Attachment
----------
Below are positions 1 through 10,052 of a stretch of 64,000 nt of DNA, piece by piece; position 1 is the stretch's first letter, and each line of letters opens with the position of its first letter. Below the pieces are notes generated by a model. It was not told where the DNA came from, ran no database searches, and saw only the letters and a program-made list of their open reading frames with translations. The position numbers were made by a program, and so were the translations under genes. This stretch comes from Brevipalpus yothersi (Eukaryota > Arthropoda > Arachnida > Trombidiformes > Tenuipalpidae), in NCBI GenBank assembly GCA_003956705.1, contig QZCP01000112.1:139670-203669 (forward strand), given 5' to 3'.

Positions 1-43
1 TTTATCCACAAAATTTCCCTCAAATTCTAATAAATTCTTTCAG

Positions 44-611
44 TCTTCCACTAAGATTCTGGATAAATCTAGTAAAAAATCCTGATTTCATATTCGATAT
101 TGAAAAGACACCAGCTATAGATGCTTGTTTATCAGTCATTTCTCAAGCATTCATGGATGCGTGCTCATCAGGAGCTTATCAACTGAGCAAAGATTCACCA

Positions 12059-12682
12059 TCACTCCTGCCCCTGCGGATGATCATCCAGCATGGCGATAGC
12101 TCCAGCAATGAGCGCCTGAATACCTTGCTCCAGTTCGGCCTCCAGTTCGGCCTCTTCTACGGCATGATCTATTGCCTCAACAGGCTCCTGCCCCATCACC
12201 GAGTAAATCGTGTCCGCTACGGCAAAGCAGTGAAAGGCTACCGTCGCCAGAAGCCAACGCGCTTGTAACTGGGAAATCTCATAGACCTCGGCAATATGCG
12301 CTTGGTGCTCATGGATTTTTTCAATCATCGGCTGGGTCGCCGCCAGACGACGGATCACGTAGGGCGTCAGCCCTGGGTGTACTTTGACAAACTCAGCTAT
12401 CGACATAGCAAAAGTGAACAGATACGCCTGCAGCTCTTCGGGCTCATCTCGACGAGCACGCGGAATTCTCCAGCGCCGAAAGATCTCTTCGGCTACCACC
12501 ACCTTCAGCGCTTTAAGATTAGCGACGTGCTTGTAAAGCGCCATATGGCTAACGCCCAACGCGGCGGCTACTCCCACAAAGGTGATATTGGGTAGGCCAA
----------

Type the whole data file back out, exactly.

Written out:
Below are positions 1 through 10,052 of a stretch of 64,000 nt of DNA, piece by piece; position 1 is the stretch's first letter, and each line of letters opens with the position of its first letter. Below the pieces are notes generated by a model. It was not told where the DNA came from, ran no database searches, and saw only the letters and a program-made list of their open reading frames with translations. The position numbers were made by a program, and so were the translations under genes. This stretch comes from Brevipalpus yothersi (Eukaryota > Arthropoda > Arachnida > Trombidiformes > Tenuipalpidae), in NCBI GenBank assembly GCA_003956705.1, contig QZCP01000112.1:139670-203669 (forward strand), given 5' to 3'.

Positions 1-43
1 TTTATCCACAAAATTTCCCTCAAATTCTAATAAATTCTTTCAG

Positions 44-611
44 TCTTCCACTAAGATTCTGGATAAATCTAGTAAAAAATCCTGATTTCATATTCGATAT
101 TGAAAAGACACCAGCTATAGATGCTTGTTTATCAGTCATTTCTCAAGCATTCATGGATGCGTGCTCATCAGGAGCTTATCAACTGAGCAAAGATTCACCA

Positions 12059-12682
12059 TCACTCCTGCCCCTGCGGATGATCATCCAGCATGGCGATAGC
12101 TCCAGCAATGAGCGCCTGAATACCTTGCTCCAGTTCGGCCTCCAGTTCGGCCTCTTCTACGGCATGATCTATTGCCTCAACAGGCTCCTGCCCCATCACC
12201 GAGTAAATCGTGTCCGCTACGGCAAAGCAGTGAAAGGCTACCGTCGCCAGAAGCCAACGCGCTTGTAACTGGGAAATCTCATAGACCTCGGCAATATGCG
12301 CTTGGTGCTCATGGATTTTTTCAATCATCGGCTGGGTCGCCGCCAGACGACGGATCACGTAGGGCGTCAGCCCTGGGTGTACTTTGACAAACTCAGCTAT
12401 CGACATAGCAAAAGTGAACAGATACGCCTGCAGCTCTTCGGGCTCATCTCGACGAGCACGCGGAATTCTCCAGCGCCGAAAGATCTCTTCGGCTACCACC
12501 ACCTTCAGCGCTTTAAGATTAGCGACGTGCTTGTAAAGCGCCATATGGCTAACGCCCAACGCGGCGGCTACTCCCACAAAGGTGATATTGGGTAGGCCAA